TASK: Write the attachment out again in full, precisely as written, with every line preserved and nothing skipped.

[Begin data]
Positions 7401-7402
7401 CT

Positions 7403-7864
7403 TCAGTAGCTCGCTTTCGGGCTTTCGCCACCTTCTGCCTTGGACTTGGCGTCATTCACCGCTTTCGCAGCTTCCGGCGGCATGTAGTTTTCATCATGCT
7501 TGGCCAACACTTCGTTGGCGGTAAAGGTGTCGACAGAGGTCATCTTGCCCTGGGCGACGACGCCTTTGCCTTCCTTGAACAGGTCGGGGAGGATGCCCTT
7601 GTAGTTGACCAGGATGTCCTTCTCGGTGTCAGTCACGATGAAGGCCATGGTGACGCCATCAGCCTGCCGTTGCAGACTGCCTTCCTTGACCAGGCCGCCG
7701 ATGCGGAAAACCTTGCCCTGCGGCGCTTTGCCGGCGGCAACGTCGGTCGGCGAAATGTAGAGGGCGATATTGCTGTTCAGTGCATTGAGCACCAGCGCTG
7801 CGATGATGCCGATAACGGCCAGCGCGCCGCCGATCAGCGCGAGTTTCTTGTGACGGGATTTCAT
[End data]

Positions 7401-7402
7401 CT

Positions 7403-7864
7403 TCAGTAGCTCGCTTTCGGGCTTTCGCCACCTTCTGCCTTGGACTTGGCGTCATTCACCGCTTTCGCAGCTTCCGGCGGCATGTAGTTTTCATCATGCT
7501 TGGCCAACACTTCGTTGGCGGTAAAGGTGTCGACAGAGGTCATCTTGCCCTGGGCGACGACGCCTTTGCCTTCCTTGAACAGGTCGGGGAGGATGCCCTT
7601 GTAGTTGACCAGGATGTCCTTCTCGGTGTCAGTCACGATGAAGGCCATGGTGACGCCATCAGCCTGCCGTTGCAGACTGCCTTCCTTGACCAGGCCGCCG
7701 ATGCGGAAAACCTTGCCCTGCGGCGCTTTGCCGGCGGCAACGTCGGTCGGCGAAATGTAGAGGGCGATATTGCTGTTCAGTGCATTGAGCACCAGCGCTG
7801 CGATGATGCCGATAACGGCCAGCGCGCCGCCGATCAGCGCGAGTTTCTTGTGACGGGATTTCAT